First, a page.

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Stark new global warming warning

Published: 10:33AM Thursday May 20, 2010 Source: Breakfast

A NASA scientist visiting New Zealand is voicing new concerns about the alarming rate in which massive tracts of Antarctic and Greenland ice sheets are melting.

Bob Binchadler, a NASA scientist who has been studying that part of the world for the past 30 years, told TV ONE's Breakfast programme this morning that the science world is becoming increasingly worried about the rate at which changes in sea levels are occurring.

"We are quite concerned, as a citizen of the world, because we are seeing changes at rates that we never imagined we would witness, but it is happening.

"There have been changes where sea level - which is a primary concern here as the ice sheets shrink - have gone up quite rapidly, but certainly, the few thousand years that humans have been on the planet we've never experienced anything like this."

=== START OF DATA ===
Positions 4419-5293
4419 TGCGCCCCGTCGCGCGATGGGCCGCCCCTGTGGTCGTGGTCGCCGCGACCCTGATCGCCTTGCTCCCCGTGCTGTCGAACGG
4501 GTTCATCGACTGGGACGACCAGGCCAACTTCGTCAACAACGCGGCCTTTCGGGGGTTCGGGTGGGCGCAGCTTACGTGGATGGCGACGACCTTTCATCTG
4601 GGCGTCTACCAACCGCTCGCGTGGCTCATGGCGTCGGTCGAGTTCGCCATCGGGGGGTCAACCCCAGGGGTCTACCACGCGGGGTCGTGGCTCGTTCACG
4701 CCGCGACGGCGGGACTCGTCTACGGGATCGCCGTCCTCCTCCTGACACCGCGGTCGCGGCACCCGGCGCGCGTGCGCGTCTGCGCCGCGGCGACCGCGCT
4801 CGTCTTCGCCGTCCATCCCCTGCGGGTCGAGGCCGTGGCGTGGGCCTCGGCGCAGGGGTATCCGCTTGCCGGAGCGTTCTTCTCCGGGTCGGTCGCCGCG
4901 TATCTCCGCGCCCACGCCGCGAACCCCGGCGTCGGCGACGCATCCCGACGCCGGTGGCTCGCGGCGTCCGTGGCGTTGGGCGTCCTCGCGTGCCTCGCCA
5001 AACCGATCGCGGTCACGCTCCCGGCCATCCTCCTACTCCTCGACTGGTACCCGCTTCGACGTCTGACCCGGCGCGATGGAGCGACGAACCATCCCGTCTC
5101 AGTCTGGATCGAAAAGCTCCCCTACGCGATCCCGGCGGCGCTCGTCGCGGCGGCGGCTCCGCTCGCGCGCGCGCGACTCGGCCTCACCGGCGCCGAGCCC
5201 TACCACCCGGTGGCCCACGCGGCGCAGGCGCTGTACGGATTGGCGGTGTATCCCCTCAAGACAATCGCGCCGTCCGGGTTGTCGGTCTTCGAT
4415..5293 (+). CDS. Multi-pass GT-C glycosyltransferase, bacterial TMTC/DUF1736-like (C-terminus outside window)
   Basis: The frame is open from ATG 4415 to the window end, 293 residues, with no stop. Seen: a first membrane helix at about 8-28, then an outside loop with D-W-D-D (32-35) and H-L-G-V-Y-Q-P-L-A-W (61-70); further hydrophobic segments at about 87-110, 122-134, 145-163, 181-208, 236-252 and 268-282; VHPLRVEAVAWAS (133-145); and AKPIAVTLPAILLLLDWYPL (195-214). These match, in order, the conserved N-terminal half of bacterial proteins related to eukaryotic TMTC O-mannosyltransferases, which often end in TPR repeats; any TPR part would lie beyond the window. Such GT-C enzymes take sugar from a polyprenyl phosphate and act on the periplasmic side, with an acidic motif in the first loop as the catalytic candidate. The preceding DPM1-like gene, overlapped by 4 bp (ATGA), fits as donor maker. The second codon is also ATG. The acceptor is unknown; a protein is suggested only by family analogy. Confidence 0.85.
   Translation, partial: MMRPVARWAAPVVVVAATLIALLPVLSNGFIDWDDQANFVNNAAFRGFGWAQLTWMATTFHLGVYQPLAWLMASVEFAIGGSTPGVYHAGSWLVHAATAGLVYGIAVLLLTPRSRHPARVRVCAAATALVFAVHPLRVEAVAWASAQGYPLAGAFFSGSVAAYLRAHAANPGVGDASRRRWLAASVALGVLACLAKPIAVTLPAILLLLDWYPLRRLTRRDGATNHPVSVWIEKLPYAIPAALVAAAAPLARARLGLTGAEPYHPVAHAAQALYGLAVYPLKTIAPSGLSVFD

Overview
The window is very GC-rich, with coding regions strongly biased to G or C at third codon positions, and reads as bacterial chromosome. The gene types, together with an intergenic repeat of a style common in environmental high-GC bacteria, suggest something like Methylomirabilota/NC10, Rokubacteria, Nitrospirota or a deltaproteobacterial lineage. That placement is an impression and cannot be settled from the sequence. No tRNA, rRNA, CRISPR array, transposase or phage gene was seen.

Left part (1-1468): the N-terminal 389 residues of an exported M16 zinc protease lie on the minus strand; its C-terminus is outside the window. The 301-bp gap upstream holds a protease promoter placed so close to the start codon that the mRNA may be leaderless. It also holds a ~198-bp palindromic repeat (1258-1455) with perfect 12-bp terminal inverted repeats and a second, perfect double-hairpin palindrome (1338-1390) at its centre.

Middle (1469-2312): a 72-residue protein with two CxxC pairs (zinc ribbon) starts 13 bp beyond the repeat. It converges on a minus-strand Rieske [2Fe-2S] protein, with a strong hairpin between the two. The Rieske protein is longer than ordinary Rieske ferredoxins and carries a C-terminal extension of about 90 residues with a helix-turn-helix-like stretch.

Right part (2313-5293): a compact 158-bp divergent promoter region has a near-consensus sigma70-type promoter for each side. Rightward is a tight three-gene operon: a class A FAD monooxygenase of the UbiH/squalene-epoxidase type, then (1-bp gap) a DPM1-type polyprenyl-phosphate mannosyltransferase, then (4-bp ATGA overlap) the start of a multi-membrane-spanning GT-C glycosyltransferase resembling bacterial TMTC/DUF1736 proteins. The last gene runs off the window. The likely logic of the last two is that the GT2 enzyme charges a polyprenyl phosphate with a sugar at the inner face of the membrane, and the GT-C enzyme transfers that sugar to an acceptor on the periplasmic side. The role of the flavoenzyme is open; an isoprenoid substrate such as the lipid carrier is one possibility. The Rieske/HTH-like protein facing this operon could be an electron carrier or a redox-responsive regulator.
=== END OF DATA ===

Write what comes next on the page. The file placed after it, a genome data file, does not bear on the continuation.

Binchadler estimates that sea levels are going up at a rate of 3mm a year, which does not sound that significant, but he warns that as the increasing effects of global warming are felt, changes, and a rapid rise in sea levels, are only going to increase.

"That's what surprises us," he says.

"We expected to see less ice. Every time the world has warmed, there is less ice and the sea level goes up, but the rates of change now really alarm us and astonish us.

"In the case of the floating ice shelves, these thick, floating sheets of ice in the Antarctic peninsula, take thousands of years to form, and in some cases they are disintegrating, in literally weeks, so that's certainly not a natural process."

This, Binchadler puts down to global warming and climate change - he also believes there is little we can now do to stop it.

"It's unlikely that we can stop it," he says.

"A lot of this is locked into climate change that is certainly going to occur and continue to evolve over the next few decades.

"Our focus is what is going to happen this century, that's what policy makers and decision makers are asking us, and the best evidence we have and the best insight into the behaviour of the ice sheet lead us to expect that by the end of the century we are going to see sea levels at least one metre higher than today."

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